The educational sessions have something to offer new and experienced pharmacists, practitioners in leadership roles and researchers. Pharmacists will have ample opportunity to learn about disease-specific management challenges and controversies, new drugs, supportive care issues, ways of improving safety, practice management and administrative pearls.
According to Dr. Vozniak, the newly approved and investigational drug update sessions offered each year are always popular. “I find these sessions are just a great way to learn what is new from folks that are using these drugs already,” he said. “The investigational drug update is also helpful. You can get a sneak peak about what may soon be approved, and you can begin to think about how your institution will use the drug or will not use it.”
For the second year in a row, attendees will receive a report from the Washington D.C.-based firm Drinker Biddle & Reath, which is employed by HOPA to advise and assist with advocacy initiatives in Washington. “They really have their finger on the pulse of what is going on in Washington,” Ms. Griffith said. “I am really looking forward to the session. Not only are they well informed, they both have a lot of wit and work to make it interesting and fun.”
Based on survey feedback from HOPA members, the convention planning committee has added a session on how to develop and submit a high-quality research proposal and another session on how to conduct research on clinical service development and evaluation. “For pharmacists who are at the point in their career that they want to get involved in research, these research-related sessions are great,” she said. “I am really excited we are offering these.”
In oncology pharmacy, safety is always a top challenge and attendees will have many opportunities to add to their knowledge base in this area. Monique Gioardana, PharmD, a hematology/oncology clinical pharmacist at Regions Hospital, Greater Minneapolis-St. Paul Area, will deliver “Prepare and Prevent Instead of Repair and Repent: Chemotherapy Errors.” Other sessions offer advice on chemotherapy dosing in obese patients and dose rounding.
Daisy Yang, PharmD, BCOP, a clinical pharmacist specialist at University of Texas MD Anderson Cancer Center, in Houston, will discuss treatment of acute myeloid leukemia in the pregnant woman. “Although rare, the management of cancer in pregnancy remains a challenging therapeutic dilemma. One has to consider the potential toxicities of the proposed chemotherapy regimen, the balance between maternal and fetal well-being and the wishes of the patient and the patient’s family,” Dr. Yang said. “It is even more challenging when we’re dealing with acute leukemia, since the patient needs to be urgently treated. There is not much data or guidance in the literature on how to manage acute leukemia in pregnancy. Therefore, there is a need to educate pharmacists on this topic.”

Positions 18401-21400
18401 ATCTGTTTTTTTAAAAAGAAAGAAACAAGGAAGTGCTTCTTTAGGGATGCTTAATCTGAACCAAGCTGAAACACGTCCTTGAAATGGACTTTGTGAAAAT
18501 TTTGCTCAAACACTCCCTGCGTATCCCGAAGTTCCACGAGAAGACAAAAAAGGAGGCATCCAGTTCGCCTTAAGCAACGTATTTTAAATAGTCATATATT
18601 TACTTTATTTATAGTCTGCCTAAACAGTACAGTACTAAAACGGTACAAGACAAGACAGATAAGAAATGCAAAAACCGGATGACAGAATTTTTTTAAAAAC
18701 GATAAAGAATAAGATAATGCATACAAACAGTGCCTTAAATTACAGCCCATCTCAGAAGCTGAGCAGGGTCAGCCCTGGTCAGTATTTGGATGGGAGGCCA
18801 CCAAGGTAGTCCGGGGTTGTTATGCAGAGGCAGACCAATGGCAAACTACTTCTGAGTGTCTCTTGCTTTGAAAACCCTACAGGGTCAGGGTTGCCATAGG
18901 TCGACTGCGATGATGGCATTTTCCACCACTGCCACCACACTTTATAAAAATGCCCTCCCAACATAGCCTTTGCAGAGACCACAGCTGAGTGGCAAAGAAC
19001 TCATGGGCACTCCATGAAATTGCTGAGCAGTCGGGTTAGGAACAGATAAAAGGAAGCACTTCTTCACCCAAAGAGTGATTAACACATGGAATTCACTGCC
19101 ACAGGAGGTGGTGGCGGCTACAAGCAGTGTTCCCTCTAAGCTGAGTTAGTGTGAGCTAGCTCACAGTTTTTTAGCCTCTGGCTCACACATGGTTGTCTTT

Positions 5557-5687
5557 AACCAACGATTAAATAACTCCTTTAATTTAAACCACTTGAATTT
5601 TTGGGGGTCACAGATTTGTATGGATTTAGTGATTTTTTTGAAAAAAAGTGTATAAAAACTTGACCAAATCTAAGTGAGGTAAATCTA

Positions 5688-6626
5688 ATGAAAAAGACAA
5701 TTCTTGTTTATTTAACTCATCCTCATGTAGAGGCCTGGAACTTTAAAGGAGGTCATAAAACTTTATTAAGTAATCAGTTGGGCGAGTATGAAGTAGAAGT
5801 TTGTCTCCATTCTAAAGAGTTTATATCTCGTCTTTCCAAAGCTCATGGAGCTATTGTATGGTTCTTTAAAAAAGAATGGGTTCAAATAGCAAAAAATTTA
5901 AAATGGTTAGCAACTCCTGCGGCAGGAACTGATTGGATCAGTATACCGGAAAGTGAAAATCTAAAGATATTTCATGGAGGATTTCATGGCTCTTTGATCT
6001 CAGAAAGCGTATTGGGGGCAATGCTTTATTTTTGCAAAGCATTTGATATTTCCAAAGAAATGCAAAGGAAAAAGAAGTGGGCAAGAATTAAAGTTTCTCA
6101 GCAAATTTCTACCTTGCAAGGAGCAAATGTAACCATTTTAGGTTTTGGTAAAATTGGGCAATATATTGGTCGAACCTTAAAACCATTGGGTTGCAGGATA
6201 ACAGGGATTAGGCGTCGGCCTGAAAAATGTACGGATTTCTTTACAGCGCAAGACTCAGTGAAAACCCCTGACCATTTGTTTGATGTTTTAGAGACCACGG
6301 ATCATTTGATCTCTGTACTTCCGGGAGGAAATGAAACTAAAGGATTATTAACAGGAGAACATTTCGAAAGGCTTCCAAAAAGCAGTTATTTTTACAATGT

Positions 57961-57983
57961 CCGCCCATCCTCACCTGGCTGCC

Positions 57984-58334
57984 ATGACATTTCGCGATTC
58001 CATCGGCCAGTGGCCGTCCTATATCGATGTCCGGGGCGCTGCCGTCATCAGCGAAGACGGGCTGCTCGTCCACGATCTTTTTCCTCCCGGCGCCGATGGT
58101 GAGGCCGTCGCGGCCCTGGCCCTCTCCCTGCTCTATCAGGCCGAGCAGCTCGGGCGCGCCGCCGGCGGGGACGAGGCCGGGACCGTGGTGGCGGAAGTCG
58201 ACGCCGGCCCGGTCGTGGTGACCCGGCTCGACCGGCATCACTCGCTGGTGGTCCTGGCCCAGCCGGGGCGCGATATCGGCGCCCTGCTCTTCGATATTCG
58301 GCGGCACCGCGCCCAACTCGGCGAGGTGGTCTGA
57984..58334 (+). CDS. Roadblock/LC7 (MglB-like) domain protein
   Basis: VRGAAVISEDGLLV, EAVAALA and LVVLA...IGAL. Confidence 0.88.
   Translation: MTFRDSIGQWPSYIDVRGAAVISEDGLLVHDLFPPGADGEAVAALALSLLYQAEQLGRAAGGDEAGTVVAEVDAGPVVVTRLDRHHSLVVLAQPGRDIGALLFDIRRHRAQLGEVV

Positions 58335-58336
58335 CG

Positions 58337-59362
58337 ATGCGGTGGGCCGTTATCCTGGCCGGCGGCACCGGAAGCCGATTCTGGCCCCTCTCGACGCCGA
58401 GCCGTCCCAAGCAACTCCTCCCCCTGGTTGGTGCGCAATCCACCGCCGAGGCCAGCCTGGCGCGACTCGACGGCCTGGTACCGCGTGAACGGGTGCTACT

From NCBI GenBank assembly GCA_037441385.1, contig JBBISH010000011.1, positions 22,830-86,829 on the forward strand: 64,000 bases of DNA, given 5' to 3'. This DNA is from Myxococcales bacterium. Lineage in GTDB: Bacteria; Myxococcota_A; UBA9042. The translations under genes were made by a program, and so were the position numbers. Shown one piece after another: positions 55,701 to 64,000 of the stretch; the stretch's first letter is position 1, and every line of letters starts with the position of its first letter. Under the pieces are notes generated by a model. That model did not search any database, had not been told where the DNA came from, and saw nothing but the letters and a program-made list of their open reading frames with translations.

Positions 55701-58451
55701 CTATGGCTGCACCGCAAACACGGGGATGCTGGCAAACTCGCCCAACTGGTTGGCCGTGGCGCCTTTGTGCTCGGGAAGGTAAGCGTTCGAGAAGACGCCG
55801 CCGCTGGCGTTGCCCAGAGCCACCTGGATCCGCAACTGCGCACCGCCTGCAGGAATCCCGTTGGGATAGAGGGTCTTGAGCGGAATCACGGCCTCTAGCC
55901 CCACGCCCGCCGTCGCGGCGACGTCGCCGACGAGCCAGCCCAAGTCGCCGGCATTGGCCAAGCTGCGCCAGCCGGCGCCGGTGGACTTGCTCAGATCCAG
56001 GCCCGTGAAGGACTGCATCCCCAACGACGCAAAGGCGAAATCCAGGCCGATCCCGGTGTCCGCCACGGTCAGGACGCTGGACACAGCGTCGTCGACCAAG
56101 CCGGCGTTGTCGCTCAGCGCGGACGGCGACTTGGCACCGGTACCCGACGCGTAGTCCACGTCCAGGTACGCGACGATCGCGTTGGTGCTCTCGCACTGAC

As always, a plethora of excellent sessions are provided on supportive care issues such as mucositis, bone pain, nausea and vomiting. Dr. Vozniak said his favorite sessions are the breakout sessions, which provide snapshots of what pharmacists are doing at different institutions. This year, 10 are being offered.
“They are concise and very thought provoking,” he noted. “They provide information that each attendant can take back home and say ‘should we be doing this drug therapy [or practice] at our institution.’ It usually covers a lot of information that hasn’t been published yet.”
None of the pharmacists mentioned in this article have any relevant disclosures.